If we want to achieve bounded collusionresistant schemes, we additionally need pseudorandom generators that are computed by polynomial degree circuits, which is implied by number theoretic or lattice assumptions [29].
Ananth, Jain, and Sahai show a transformation from a collusionresistant nonsuccinct functional encryption into a (collusionresistant) succinct one [7]. It is easy to verify that the transformation by Ananth et al. also works for qkey collusionsuccinct functional encryption schemes to achieve singlekey weakly succinct ones.
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Appendices
SingleKey Nonsuccinct Functional Encryption
Our construction of weakly succinct PKFE (resp. SKFE) uses a singlekey nonsuccinct PKFE (resp. SKFE) scheme as a building block. As observed by Sahai and Seyalioglu [45] and later extended by Gorbunov et al. [29], singlekey nonsuccinct functional encryption scheme can be constructed based on standard assumptions such as publickey encryption and oneway function.
For selfcontainment, we show the construction of singlekey nonsuccinct PKFE scheme based on publickey encryption scheme. More specifically, the construction is based on garbling scheme and publickey encryption.
Let \(\mathsf {GC}=(\mathsf {Grbl},\mathsf {Eval})\) be a garbling scheme, and \(\mathsf {PKE}=(\mathsf {KG},\mathsf {Enc}, \mathsf {Dec})\) be a publickey encryption scheme. Using \(\mathsf {GC}\) and \(\mathsf {PKE}\), we construct a singlekey PKFE scheme \(\mathsf {OneKey}=(\mathsf {1Key}.\mathsf {Setup},\mathsf {1Key}.\mathsf {KG}, \mathsf {1Key}.\mathsf {Enc}, \mathsf {1Key}.\mathsf {Dec})\) as follows. Below, we assume that we can represent every function f by an nbit string \((f[1],\cdots ,f[s])\).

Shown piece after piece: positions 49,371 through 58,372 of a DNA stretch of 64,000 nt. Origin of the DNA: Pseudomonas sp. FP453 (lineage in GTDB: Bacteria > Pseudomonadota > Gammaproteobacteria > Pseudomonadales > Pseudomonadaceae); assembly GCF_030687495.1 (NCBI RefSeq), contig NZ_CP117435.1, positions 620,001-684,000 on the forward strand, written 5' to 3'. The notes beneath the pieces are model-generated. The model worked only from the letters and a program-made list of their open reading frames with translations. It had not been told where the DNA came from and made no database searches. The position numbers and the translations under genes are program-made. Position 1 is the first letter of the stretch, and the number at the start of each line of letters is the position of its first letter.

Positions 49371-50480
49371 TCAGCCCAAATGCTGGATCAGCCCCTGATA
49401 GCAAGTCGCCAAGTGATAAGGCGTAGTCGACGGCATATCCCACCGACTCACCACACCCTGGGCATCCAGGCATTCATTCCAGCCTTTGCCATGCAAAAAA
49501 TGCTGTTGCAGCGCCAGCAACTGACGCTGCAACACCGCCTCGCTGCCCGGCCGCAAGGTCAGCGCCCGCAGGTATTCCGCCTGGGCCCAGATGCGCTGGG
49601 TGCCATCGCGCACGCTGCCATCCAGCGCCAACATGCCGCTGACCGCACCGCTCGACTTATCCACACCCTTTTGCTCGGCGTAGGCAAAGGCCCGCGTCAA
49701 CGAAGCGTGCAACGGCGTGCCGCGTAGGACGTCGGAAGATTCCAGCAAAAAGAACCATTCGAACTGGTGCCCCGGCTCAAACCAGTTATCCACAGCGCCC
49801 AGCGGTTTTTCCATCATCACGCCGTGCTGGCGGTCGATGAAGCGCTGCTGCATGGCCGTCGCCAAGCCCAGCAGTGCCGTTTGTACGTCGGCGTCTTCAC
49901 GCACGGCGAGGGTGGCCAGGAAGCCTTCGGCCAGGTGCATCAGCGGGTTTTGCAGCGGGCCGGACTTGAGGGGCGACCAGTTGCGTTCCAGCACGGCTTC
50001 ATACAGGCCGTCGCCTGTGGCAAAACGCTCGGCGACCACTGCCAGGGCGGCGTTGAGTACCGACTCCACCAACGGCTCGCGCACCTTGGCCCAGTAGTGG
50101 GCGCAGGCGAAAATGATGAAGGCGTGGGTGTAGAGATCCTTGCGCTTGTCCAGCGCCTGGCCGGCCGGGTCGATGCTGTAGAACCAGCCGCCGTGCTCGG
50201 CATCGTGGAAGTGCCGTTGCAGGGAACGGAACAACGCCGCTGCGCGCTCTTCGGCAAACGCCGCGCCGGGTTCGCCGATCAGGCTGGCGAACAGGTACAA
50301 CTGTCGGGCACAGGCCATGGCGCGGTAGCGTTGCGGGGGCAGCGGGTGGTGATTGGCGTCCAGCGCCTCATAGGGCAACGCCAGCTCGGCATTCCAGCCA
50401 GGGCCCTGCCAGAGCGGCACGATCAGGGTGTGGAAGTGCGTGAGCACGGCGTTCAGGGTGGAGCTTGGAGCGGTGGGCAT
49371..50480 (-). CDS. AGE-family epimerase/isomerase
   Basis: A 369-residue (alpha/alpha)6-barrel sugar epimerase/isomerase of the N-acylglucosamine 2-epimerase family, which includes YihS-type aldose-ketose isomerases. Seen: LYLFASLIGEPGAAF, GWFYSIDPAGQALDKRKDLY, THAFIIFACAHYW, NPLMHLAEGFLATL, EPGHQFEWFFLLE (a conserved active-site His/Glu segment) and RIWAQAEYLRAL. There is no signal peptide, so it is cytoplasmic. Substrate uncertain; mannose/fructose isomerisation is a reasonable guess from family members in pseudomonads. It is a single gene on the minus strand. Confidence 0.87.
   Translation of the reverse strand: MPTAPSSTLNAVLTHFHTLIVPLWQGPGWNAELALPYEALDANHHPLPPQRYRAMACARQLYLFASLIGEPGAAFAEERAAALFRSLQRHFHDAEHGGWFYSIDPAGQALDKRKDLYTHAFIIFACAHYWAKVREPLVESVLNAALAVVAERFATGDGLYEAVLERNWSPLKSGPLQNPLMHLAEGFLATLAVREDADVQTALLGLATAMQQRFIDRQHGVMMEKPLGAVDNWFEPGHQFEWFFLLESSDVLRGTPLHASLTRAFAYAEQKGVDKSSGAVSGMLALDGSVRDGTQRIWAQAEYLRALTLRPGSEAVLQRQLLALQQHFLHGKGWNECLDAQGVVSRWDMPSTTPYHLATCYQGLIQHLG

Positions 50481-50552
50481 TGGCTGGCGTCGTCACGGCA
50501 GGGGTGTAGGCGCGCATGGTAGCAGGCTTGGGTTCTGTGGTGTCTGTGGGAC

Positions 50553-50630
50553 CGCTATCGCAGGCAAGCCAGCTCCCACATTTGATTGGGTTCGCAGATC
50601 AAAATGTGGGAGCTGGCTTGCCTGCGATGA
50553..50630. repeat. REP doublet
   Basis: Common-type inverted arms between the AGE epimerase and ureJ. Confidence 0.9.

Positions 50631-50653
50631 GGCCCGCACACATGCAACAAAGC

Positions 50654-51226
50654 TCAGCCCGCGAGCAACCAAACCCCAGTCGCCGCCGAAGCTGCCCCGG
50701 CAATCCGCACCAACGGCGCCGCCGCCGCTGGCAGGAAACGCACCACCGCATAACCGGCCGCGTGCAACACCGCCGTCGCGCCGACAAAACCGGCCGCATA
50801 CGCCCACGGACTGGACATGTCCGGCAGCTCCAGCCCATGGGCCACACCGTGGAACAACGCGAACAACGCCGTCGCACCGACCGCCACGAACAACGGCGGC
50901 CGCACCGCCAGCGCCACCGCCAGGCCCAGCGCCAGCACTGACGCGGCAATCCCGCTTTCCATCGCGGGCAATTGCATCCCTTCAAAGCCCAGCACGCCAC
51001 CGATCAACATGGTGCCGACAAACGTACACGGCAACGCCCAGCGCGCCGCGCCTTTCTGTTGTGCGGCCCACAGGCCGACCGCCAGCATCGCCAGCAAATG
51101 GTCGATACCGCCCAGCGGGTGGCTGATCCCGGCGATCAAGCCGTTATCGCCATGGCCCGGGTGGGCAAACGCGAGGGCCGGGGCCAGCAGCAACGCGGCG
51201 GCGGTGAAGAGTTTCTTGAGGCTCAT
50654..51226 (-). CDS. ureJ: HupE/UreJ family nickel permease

Construction The scheme consists of the following algorithms.
\(\mathsf {1Key}.\mathsf {Setup}(1^\lambda ):\)

Generate \((\mathsf {pk}_{j,\alpha },\mathsf {sk}_{j,\alpha }) \leftarrow \mathsf {KG}(1^\lambda )\) for every \(j\in [s]\) and \(\alpha \in \{0,1\}\).

Return \(\mathsf {MPK}\leftarrow \{\mathsf {pk}_{j,\alpha }\}_{j\in [s], \alpha \in \{0,1\}}\) and \(\mathsf {MSK}\leftarrow \{\mathsf {sk}_{j,\alpha }\}_{j\in [s], \alpha \in \{0,1\}}\).
\(\mathsf {1Key}.\mathsf {KG}(\mathsf {MSK},f):\)

Parse \(\{\mathsf {sk}_{j,\alpha }\}_{j\in [s],\alpha \in \{0,1\}} \leftarrow \mathsf {MSK}\) and \((f[1],\cdots , f[s]) \leftarrow f\).

Return \(\mathsf {sk}_f \leftarrow (f,\{\mathsf {sk}_{j,f[j]}\}_{j\in [s]})\).
\(\mathsf {1Key}.\mathsf {Enc}(\mathsf {MPK}, m):\)

Parse \(\{\mathsf {pk}_{j,\alpha }\}_{j\in [s],\alpha \in \{0,1\}} \leftarrow \mathsf {MPK}\).

Compute \(({{\widetilde{U}}}, \{L_{j,\alpha }\}_{j\in [s],\alpha \in \{0,1\}}) \leftarrow \mathsf {Grbl}(1^\lambda , U(\cdot ,m))\).

For every \(j\in [s]\) and \(\alpha \in \{0,1\}\), compute \(c_{j,\alpha } \leftarrow \mathsf {Enc}(\mathsf {pk}_{j,\alpha },L_{j,\alpha })\).

Return \(\mathsf {CT}\leftarrow ({{\widetilde{U}}}, \{c_{j,\alpha }\}_{j\in [s],\alpha \in \{0,1\}})\).
\(\mathsf {1Key}.\mathsf {Dec}(\mathsf {sk}_f, \mathsf {CT}):\)

Parse \((f, \{\mathsf {sk}_j\}_{j\in [s]}) \leftarrow \mathsf {sk}_f\) and \(({{\widetilde{U}}}, \{c_{j,\alpha }\}_{j\in [s],\alpha \in \{0,1\}}) \leftarrow \mathsf {CT}\).

For every \(j\in [s]\), compute \(L_j \leftarrow \mathsf {Dec}(\mathsf {sk}_{j,f[j]},c_{j,f[j]})\).

Return \(y \leftarrow \mathsf {Eval}({{\widetilde{U}}}, \{L_j\}_{j\in [s]})\).
\(\mathsf {OneKey}\) is singlekey PKFE scheme that satisfies weakly selective security if \(\mathsf {GC}\) is secure and \(\mathsf {PKE}\) is CPAsecure. The construction is nonsuccinct since the encryption algorithm of \(\mathsf {OneKey}\) encrypts a universal circuit whose size is at least linear in the size of functions.
We can analogously construct singlekey nonsuccinct SKFE scheme based on garbling scheme and secretkey encryption.
Gorbunov et al. [29] later showed how to extend this construction to adaptively secure one using a technique of noncommitting encryption [18]. This is done by only using publickey encryption (or oneway function) if we focus on singlekey schemes.^{Footnote 14} Thus, we need only publickey encryption or oneway function to obtain singlekey adaptively secure schemes for our building blocks.